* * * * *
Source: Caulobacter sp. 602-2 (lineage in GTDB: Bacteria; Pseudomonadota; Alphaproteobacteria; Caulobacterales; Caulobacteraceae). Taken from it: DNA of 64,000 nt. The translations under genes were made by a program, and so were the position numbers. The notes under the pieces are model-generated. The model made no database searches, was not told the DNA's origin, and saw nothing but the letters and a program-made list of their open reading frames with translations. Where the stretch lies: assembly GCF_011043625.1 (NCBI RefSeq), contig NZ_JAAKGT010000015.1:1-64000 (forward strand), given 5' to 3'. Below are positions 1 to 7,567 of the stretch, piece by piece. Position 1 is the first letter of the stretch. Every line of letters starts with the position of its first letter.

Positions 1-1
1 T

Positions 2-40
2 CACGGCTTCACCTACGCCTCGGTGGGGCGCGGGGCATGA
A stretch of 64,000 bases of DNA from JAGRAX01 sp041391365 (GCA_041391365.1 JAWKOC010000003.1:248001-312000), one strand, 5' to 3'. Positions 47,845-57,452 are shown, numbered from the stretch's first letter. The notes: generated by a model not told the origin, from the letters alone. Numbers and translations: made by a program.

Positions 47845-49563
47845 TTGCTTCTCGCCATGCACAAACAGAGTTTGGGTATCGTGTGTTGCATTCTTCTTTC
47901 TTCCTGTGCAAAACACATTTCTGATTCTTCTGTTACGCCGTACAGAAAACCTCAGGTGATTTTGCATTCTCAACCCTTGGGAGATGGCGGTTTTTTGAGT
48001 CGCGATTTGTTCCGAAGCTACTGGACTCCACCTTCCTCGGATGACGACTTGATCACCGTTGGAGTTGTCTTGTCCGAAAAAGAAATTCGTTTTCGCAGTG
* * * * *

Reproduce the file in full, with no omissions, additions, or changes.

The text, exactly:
Source: Caulobacter sp. 602-2 (lineage in GTDB: Bacteria; Pseudomonadota; Alphaproteobacteria; Caulobacterales; Caulobacteraceae). Taken from it: DNA of 64,000 nt. The translations under genes were made by a program, and so were the position numbers. The notes under the pieces are model-generated. The model made no database searches, was not told the DNA's origin, and saw nothing but the letters and a program-made list of their open reading frames with translations. Where the stretch lies: assembly GCF_011043625.1 (NCBI RefSeq), contig NZ_JAAKGT010000015.1:1-64000 (forward strand), given 5' to 3'. Below are positions 1 to 7,567 of the stretch, piece by piece. Position 1 is the first letter of the stretch. Every line of letters starts with the position of its first letter.

Positions 1-1
1 T

Positions 2-40
2 CACGGCTTCACCTACGCCTCGGTGGGGCGCGGGGCATGA
A stretch of 64,000 bases of DNA from JAGRAX01 sp041391365 (GCA_041391365.1 JAWKOC010000003.1:248001-312000), one strand, 5' to 3'. Positions 47,845-57,452 are shown, numbered from the stretch's first letter. The notes: generated by a model not told the origin, from the letters alone. Numbers and translations: made by a program.

Positions 47845-49563
47845 TTGCTTCTCGCCATGCACAAACAGAGTTTGGGTATCGTGTGTTGCATTCTTCTTTC
47901 TTCCTGTGCAAAACACATTTCTGATTCTTCTGTTACGCCGTACAGAAAACCTCAGGTGATTTTGCATTCTCAACCCTTGGGAGATGGCGGTTTTTTGAGT
48001 CGCGATTTGTTCCGAAGCTACTGGACTCCACCTTCCTCGGATGACGACTTGATCACCGTTGGAGTTGTCTTGTCCGAAAAAGAAATTCGTTTTCGCAGTG